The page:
Examining the role of the university environment, cultural congruity, social support, and self-efficacy on the academic persistence of black students attending predominantly white institutions and historically black colleges or universities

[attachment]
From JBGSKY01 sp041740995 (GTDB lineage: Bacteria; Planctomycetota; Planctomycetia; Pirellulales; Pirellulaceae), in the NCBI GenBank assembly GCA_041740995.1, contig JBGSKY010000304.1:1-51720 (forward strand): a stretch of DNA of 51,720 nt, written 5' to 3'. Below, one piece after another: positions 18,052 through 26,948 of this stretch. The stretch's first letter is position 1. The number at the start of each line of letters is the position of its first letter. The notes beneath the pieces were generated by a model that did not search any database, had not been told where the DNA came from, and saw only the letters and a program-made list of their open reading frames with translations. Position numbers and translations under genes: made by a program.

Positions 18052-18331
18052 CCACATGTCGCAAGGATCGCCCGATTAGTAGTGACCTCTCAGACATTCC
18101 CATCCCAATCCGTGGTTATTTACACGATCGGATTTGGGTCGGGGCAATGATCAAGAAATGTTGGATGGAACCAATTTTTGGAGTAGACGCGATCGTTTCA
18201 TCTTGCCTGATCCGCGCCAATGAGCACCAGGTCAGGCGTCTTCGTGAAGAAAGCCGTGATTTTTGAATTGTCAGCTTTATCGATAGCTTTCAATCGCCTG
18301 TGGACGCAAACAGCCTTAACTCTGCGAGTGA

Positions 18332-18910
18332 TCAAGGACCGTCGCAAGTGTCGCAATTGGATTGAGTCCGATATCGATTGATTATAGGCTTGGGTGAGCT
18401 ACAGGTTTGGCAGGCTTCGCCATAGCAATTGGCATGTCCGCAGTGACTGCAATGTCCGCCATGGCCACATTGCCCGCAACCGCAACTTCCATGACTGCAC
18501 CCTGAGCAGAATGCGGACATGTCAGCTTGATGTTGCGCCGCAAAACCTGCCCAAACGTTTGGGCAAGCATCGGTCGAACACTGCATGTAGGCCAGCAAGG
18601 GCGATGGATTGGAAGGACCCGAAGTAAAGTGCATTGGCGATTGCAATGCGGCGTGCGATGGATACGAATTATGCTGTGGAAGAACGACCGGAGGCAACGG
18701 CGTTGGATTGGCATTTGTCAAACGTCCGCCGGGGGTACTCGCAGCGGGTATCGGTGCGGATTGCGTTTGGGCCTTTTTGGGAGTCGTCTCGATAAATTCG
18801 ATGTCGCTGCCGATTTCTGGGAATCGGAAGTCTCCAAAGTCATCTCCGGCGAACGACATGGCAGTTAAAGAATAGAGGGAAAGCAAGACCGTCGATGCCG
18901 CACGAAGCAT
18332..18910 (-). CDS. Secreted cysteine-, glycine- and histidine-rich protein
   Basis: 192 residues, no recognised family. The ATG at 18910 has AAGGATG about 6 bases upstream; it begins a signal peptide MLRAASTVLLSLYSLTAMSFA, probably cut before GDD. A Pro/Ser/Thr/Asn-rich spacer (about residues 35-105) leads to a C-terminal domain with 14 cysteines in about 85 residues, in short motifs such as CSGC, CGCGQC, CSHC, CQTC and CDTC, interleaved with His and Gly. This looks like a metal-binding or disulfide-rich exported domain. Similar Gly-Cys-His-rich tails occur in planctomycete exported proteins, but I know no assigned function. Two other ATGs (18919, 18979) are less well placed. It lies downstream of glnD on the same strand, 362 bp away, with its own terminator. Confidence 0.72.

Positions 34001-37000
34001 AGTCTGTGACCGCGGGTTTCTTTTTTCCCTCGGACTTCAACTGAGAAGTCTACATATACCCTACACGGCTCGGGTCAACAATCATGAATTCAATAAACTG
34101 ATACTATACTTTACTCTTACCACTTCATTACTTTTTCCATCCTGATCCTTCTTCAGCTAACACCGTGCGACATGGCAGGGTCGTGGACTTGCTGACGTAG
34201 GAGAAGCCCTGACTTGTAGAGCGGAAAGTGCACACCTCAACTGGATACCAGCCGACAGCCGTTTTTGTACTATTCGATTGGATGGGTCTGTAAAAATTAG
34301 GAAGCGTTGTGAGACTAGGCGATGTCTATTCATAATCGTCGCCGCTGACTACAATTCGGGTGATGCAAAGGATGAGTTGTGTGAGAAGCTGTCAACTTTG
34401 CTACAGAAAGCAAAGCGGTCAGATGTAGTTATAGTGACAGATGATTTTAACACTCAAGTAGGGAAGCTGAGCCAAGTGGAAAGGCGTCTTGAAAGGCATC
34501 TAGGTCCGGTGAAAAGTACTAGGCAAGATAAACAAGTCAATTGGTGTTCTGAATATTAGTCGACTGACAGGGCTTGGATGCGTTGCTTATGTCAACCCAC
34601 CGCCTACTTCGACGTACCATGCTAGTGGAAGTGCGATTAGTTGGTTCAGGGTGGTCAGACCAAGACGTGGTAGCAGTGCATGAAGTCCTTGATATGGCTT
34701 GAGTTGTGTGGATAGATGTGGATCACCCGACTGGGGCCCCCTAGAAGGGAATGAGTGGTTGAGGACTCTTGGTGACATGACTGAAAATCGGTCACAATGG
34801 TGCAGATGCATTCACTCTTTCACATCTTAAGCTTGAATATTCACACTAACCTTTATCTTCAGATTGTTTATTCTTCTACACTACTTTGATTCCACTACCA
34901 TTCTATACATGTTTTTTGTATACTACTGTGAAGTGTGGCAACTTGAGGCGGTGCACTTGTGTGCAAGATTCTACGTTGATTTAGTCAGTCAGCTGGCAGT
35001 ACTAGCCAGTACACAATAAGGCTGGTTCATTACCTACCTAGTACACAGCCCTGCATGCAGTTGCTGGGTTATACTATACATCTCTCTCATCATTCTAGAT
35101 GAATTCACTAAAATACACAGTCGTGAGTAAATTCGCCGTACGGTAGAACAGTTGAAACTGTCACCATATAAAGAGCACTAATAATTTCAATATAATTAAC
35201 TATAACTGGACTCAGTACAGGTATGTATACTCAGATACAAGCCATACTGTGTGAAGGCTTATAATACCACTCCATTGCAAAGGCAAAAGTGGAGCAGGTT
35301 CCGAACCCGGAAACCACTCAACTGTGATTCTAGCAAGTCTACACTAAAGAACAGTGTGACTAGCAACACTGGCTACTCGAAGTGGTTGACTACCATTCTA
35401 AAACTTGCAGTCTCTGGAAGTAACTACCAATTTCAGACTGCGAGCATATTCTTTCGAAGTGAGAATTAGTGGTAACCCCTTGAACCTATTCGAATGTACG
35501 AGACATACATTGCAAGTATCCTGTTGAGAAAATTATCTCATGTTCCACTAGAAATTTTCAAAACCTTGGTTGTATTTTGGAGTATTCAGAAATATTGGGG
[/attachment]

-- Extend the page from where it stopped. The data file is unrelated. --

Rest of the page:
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[ACCESS RESTRICTED TO THE UNIVERSITY OF MISSOURI AT AUTHOR'S REQUEST.] The present study incorporated the person-environment fit theory (PE Fit; Lewin, 1938; Parsons, 1909), retention and attrition theories (Bean, 1980; Tinto, 1975), and social cognitive career theory (SCCT; Lent, Brown, and Hackett, 1994) to examine academic persistence intentions among Black undergraduate students at PWIs (n=103) and HBCUs (n=157). Structural Equation Modeling was used to test a model depicting relationships between contextual (i.e. fit and support), learning experience (i.e. college GPA) and cognitive (i.e. college self-efficacy) variables as hypothesized in SCCT. Results indicated that the hypothesized structural model provided poor fit to the data, self-efficacy did not significantly lead to intentions to persist, and self-efficacy did not mediate the relationship of college GPA on intentions to persist. An alternative structural model based on statistical findings and theoretical foundation was created, where college GPA and fit were found to mediate the effects of self-efficacy on intentions to persist. Multisample analyses revealed no significant difference for the structural model as a function of institution type (i.e. HBCU or PWI). Additional analyses revealed that while students attending HBCUs perceived significantly greater overall fit, and cultural congruity with their environment, students at PWIs indicated significantly higher intentions to persist. Implications for research and practice are discussed.
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